6 Tips and Tools for Everyday Living: A guide for stroke caregivers Identifying pain in stroke survivors Lack of consciousness does not always mean lack of pain. Stroke survivors may not say they are in pain but they may express pain in the following ways: Verbally Using pain words: burning, itching, throbbing Making sounds: moans, groans, grunts, cries, gasps, sighs Exclamations and cursing: That hurts! Ouch! Stop that! Physically Rubbing or massaging the painful area Bracing, holding, or guarding an area, especially when they move Frequent shifting, restlessness, rocking, or not being able to stay still Impairment of bowel and bladder function Through facial expressions Frowning Grimacing Wincing Through behaviour changes A usually restless survivor is quiet A usually quiet survivor is restless Change in appetite Those with impaired communication may need a family member to explain how the survivor shows pain. You can use a translation list to ask about pain, if the survivor speaks a language that you do not know. Pain assessment Pain assessment is completely subjective. There is only one person who knows how severe the pain is the person feeling it. Pain is hard to assess. Older people may not report pain because they may: Believe pain is part of aging Not want to be a burden Have impairments that make it hard to communicate 4.6

7 Section 4: Post-stroke pain Pain scales Using a pain scale regularly helps track an individual s pain severity and pattern. You can use it to assess pain at different times, before and after treatment. Pain assessment scales are simple to use. The survivor simply points to the number on the scale that represents the amount of pain they feel. On this scale, 0 is no pain and 10 is the worst pain possible. Ask your team what scale is used where you work. No Mild Moderate Severe Very Severe Worst Pain Pain Pain Pain Pain Possible Pain Numeric rating scale Aphasia rating scale Be observant and recognize pain in the stroke survivors you care for. Up to 70% (7 out of 10) survivors in long-term care homes have untreated pain. 4.7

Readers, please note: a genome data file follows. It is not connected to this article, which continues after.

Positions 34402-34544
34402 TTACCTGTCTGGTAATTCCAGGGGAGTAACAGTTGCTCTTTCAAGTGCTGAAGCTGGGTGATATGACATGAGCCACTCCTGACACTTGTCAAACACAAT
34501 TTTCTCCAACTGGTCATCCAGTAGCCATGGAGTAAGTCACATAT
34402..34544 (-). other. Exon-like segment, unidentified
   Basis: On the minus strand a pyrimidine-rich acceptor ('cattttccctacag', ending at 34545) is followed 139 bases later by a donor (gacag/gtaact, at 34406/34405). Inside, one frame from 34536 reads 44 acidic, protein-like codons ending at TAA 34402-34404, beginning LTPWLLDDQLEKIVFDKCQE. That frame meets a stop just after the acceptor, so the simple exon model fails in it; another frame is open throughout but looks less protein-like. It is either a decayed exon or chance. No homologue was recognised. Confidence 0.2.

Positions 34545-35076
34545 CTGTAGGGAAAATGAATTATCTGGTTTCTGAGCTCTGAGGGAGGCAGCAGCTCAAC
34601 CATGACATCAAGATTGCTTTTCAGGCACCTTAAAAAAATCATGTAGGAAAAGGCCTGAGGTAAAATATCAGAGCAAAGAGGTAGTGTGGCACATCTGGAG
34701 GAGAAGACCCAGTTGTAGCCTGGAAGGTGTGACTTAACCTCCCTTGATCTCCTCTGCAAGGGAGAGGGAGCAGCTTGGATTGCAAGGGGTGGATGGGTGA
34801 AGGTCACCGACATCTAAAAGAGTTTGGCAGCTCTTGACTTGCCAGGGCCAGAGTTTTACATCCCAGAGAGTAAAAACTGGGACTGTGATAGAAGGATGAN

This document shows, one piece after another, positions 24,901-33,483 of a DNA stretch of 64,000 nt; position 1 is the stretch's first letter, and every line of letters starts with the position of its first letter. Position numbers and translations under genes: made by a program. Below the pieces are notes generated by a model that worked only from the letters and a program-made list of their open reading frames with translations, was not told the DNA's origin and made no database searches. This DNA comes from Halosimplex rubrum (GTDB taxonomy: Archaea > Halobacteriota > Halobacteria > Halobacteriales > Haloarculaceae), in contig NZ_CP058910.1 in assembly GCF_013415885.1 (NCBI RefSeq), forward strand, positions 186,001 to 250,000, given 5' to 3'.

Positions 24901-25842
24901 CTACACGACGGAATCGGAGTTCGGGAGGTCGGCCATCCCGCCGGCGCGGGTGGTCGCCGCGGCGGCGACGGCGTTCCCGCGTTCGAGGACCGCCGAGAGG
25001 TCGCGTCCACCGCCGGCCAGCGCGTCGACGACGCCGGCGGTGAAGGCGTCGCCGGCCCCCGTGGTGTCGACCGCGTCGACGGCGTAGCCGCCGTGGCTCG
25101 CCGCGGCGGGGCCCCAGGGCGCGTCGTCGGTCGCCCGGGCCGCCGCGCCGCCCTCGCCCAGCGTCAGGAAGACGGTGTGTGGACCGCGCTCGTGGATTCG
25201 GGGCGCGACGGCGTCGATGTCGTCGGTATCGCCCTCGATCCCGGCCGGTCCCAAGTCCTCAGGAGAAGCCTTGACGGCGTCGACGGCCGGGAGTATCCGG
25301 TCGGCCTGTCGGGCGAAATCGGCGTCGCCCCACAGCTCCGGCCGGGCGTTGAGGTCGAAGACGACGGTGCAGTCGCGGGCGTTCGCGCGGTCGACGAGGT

8 Tips and Tools for Everyday Living: A guide for stroke caregivers Pain is inevitable suffering is optional. Your knowledge of the individual survivor is an important tool in identifying pain. Ask survivors who report pain for more information: Ask yes or no questions Use simple words to help survivors identify the problem Point to areas that may be painful when asking questions Ask about pain during or after movement Be patient and take time. Stroke survivors may need more time to explain what they feel Use a pain assessment scale regularly to track a survivor s pain. Survivors whose pain is being treated may still experience pain Discuss the survivor s pain and pain management with the team. Ensure that pain management strategies and medication are adequate Upon reflection Can you recall caring for a person in pain? How did you provide support? Some strokes affect how survivors communicate. Describe some ways they may indicate they have pain. If you find that someone you are caring for is in pain, what should you do? Who would you report it to? What strategies would you use to help someone with pain? 4.8